Someone was always there to give support, opinions and advice. Finally we were in a room full of other professionals who understood the day-to-day challenges of multiple classes, seeing large numbers of students every day, lesson plannning for 5 different grade levels with few planning periods (if any) in the day, opening the door to usher out one class while greeting the next, and trying to be just as pleasant and enthusiastic for class #7 as we were at the beginning of the day. The bottom line was that conference provided the support of our community, our musical family, our “peeps”.
New teachers often ask the same kinds of questions I did as a beginning teacher. They also have a lot more things to juggle and balance in today’s teaching climate so it is a good chance for those of us who are older to also ask questions and be supported by the younger generation!
Our MEA Conference in the early days was a three-day event. Things began on Thursday evening and ended on Saturday at noon. Conference planners made sure we had reading sessions (Thursday evening), meaningful session options all day Friday, concerts or social events to attend in the evening on Friday, and one final session and some shopping time on Saturday before winding things up at noon. It was almost a vacation to be away in a hotel for two nights and to spend the days with others who were, or at least, understood, that mysterious person called a “music teacher.” Thursday evening was a special part of the conference as we would meet and greet friends and colleagues. First year teachers would catch up with classmates that they had not seen since graduating in the spring. More seasoned teachers enjoyed meeting friends and colleagues from many years of conferences. Another part of Thursday evenings at conference included reading sessions for choral, band and string players. This was a chance to sing through samples of music that might make it into my own music programs, choirs and concerts. Even if the music were not suitable for our own teaching situations, it was a highlight to be able to experience the sound of singing in a room full of musicians. It was a joy to sing SATB songs with all parts being covered and sung well and SSA songs with soaring descants that actually soared when not dependent on our (my) alto vocal offerings.
As the years have progressed and I have gained more experience, it has been my turn to step up to the plate and share my expertise at conference sessions. I have presented my own original music, recorder teaching method I developed for my students, concert planning 101 and I have also enjoyed leading choral reading sessions with my colleagues. It doesn’t matter on which side of the music stand I end up, the choral reading sessions have always been a highlight of conference for me.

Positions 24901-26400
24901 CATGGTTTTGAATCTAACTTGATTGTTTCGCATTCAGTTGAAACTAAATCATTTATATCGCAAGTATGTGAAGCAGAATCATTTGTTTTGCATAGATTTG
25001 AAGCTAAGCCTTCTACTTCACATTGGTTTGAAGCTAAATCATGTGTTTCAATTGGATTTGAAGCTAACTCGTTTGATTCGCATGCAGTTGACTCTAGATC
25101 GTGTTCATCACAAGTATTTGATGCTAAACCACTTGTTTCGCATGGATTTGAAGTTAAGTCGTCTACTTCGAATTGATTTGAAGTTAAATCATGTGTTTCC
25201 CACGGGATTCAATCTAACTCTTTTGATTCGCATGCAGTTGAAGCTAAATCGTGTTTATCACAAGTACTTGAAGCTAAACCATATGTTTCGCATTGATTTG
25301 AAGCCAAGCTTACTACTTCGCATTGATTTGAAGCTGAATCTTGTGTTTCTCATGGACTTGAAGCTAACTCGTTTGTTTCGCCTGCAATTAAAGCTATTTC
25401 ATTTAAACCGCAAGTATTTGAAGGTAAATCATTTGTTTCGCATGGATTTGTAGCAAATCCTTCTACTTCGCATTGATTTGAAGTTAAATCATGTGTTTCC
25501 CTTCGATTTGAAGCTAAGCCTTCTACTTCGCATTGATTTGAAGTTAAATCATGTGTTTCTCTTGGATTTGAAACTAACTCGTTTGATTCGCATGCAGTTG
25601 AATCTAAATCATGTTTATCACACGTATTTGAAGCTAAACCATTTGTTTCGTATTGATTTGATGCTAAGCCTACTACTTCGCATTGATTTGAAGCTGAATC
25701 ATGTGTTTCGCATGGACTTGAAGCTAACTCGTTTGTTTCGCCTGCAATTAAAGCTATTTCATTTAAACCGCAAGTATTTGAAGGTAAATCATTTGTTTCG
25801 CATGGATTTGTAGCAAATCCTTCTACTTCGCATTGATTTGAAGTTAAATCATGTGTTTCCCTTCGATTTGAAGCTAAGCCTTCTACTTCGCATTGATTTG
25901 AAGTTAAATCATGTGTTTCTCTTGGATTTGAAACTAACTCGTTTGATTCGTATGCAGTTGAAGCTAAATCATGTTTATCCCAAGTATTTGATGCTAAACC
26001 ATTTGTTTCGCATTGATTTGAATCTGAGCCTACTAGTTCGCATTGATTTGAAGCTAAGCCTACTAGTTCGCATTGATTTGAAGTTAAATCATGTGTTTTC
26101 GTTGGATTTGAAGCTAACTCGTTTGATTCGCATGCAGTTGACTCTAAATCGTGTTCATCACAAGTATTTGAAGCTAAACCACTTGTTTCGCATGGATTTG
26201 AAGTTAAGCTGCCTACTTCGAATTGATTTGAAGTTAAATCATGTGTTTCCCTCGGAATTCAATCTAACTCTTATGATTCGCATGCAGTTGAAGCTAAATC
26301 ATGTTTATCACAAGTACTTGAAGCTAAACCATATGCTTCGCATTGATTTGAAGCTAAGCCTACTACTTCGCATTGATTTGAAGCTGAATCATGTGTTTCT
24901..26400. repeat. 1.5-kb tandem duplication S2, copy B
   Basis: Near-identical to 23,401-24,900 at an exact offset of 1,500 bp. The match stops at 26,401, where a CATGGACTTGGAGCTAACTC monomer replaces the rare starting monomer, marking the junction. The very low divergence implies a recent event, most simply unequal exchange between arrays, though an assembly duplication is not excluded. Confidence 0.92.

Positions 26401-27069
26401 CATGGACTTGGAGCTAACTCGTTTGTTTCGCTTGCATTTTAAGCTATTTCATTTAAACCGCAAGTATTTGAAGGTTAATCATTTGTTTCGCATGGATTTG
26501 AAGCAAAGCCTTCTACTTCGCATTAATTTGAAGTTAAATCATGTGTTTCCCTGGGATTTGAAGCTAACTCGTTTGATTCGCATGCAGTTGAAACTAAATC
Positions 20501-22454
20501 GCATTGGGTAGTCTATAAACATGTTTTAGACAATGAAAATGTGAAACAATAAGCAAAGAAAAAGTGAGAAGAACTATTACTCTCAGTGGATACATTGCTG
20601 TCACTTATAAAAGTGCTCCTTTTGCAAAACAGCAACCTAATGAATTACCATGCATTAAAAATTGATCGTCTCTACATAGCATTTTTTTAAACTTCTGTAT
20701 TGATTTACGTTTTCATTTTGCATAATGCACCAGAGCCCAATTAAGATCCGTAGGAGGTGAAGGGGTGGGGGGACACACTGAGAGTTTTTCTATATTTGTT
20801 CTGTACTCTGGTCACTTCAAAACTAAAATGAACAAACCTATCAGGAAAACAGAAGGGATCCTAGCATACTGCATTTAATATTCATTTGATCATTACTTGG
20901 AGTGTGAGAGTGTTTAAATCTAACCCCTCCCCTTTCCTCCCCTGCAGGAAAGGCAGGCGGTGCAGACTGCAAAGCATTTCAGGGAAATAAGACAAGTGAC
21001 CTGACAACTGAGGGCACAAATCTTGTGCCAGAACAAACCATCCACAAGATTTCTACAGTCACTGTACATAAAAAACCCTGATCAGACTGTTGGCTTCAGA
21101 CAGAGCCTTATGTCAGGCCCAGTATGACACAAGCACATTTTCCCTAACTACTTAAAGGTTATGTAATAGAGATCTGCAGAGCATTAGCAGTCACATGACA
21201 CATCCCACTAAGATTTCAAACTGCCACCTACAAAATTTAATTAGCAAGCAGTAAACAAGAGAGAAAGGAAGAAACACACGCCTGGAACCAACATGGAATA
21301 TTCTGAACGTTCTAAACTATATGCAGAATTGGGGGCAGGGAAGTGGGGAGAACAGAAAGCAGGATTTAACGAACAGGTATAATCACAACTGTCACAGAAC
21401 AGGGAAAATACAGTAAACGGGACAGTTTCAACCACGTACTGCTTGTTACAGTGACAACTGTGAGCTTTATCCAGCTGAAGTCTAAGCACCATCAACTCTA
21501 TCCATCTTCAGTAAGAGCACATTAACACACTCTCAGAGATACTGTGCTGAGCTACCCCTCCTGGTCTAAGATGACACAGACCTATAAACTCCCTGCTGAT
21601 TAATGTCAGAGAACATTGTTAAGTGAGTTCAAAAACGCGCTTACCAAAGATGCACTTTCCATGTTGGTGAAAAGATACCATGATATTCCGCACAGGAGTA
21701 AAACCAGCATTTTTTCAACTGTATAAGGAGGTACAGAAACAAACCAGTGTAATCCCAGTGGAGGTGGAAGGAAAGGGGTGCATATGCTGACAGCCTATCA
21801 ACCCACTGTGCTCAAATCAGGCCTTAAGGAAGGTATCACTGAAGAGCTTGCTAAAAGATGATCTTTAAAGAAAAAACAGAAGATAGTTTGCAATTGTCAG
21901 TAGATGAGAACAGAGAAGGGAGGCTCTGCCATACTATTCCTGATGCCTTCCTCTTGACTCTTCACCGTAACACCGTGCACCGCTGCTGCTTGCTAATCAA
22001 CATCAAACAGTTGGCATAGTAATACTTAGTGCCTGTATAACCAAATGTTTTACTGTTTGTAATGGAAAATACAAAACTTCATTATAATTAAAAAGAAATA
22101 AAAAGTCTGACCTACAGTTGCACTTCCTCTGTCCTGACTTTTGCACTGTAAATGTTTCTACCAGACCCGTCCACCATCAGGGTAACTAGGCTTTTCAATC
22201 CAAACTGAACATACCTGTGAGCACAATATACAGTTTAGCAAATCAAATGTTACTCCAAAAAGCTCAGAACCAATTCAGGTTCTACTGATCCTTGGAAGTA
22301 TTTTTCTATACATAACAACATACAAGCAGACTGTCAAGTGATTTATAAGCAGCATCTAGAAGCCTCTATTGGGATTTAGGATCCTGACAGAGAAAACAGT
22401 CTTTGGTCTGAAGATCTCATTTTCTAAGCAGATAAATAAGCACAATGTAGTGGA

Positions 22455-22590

Thursday evening also provided the opportunity to get started on the shopping. In the early years conference offered an entire gym of vendors: publishers, music stores and vendors of all things music teachers would hope and dream of owning. I remember at least three or four music publishers with tables loaded down with printed music for every imaginable choral configuration. There would be a similar number of vendors for band music as well. It was a challenge to sift through all that music in the allotted “shopping times” or during breaks in the conference session schedule. These days (2020) there are fewer publishers even creating printed music and online offerings are so prevalent that the big publishers don’t make their way to visit Nova Scotia for a one-day conference. It is a loss for all of us on both sides of that equation.
In addition to printed music, teachers could purchase classroom instruments, risers, music novelties, band and orchestra instruments, method books, and all manner of music materials. If you were fortunate, you had money in hand from a benevolent administrator, or, better yet, you had your own music program budget. If you stayed through to Saturday there were often great deals to be had from vendors who didn’t want to pack up the materials they had brought and would offer discounts on those items. More than one xylophone has gone home at a discounted price as a result of those Saturday sales.
As a young composer, I had the opportunity to talk to the big publishers in the business about publishing my music. I was a nervous wreck approaching those well-seasoned publishers who were standing behind their vending tables to talk about my own early song-writing offerings. I didn’t ever publish with them, but they encouraged me to continue writing and made suggestions of publishers who might be able to help me in my pursuit of becoming a published composer. I also received support and encouragement from my fellow music educators as they responded positively to my music.
NSMEA conferences gave me a forum for presenting my music to “my people” first and gaining the experience and confidence to take it further afield. Conference was (and is) an important part of my music career as a teacher and as a composer.
The daytime sessions on Friday were amazing sources of information. Materials were not only presented, but we had the opportunity to try out games and songs with colleagues, giving us a better understanding of how they worked and what could go wrong. We had had similar sessions during classroom method courses at university, but at that time they were more theoretical. By the time we arrived at conference we had experienced class after class of real children in real learning settings. We were ready to get some answers to the questions that were raised from being in the real world!